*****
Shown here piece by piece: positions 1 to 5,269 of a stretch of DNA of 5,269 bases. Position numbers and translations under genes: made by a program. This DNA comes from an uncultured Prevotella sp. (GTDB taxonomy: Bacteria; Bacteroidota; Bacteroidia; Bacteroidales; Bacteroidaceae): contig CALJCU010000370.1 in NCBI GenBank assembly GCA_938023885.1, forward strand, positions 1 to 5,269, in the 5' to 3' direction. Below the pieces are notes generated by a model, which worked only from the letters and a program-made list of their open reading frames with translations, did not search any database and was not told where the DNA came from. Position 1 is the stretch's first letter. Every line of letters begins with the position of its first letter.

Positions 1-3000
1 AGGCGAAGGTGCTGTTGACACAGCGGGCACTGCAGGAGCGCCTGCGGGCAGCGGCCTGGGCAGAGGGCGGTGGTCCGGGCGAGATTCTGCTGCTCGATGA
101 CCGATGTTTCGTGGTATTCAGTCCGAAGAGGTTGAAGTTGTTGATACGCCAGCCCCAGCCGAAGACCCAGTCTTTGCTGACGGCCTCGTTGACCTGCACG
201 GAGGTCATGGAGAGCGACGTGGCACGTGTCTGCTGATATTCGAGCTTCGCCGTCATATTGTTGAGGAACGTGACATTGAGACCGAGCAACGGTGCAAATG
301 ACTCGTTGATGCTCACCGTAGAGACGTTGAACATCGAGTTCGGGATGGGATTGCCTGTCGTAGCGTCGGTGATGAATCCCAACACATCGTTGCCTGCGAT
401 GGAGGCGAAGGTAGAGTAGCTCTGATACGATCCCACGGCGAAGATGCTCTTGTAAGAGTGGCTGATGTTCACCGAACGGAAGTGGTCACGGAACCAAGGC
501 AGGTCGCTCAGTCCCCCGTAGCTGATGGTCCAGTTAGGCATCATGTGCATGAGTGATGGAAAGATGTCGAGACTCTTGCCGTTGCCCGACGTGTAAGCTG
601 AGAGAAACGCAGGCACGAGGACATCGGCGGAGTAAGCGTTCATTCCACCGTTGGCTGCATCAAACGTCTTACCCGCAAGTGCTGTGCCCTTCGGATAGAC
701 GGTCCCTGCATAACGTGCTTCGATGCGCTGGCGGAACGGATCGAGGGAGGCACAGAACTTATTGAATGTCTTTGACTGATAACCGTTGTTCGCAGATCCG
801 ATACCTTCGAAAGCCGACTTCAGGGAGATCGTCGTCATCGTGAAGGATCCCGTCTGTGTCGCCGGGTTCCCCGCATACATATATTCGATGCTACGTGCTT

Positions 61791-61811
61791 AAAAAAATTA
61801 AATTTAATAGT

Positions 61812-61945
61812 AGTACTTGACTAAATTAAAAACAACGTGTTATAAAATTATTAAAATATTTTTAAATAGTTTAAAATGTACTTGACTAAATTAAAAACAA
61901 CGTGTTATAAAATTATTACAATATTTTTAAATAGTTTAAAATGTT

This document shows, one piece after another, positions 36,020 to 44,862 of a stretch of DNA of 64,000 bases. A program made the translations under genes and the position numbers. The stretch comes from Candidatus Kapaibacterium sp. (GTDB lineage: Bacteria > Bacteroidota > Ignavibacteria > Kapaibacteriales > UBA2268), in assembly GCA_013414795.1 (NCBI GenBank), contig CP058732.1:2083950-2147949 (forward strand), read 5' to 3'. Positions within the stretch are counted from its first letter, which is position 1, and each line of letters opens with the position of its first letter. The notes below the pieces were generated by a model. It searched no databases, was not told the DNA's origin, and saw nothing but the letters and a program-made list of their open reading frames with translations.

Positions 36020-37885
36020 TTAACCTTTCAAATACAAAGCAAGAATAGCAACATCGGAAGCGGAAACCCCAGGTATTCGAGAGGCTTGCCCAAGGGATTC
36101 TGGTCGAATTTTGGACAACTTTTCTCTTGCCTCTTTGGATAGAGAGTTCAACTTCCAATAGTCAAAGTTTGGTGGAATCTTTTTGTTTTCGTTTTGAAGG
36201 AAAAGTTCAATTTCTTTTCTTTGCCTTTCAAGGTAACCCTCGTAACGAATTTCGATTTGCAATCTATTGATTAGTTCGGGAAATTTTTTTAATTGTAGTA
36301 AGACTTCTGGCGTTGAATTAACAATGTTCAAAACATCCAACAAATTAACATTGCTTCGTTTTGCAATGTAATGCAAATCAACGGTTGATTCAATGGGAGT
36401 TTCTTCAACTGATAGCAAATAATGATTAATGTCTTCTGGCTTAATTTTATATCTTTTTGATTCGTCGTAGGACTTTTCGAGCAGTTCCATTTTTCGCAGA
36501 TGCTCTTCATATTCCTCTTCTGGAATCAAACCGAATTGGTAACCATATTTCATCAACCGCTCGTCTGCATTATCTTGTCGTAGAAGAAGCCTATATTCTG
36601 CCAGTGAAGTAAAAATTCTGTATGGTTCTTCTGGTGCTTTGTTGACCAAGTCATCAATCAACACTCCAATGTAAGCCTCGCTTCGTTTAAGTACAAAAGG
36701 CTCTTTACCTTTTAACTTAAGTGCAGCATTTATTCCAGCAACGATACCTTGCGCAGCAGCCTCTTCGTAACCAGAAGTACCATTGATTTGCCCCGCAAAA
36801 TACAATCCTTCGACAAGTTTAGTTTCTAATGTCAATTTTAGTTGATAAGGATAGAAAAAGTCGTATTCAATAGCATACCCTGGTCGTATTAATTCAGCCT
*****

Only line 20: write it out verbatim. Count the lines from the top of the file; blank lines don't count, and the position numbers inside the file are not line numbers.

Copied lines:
36020 TTAACCTTTCAAATACAAAGCAAGAATAGCAACATCGGAAGCGGAAACCCCAGGTATTCGAGAGGCTTGCCCAAGGGATTC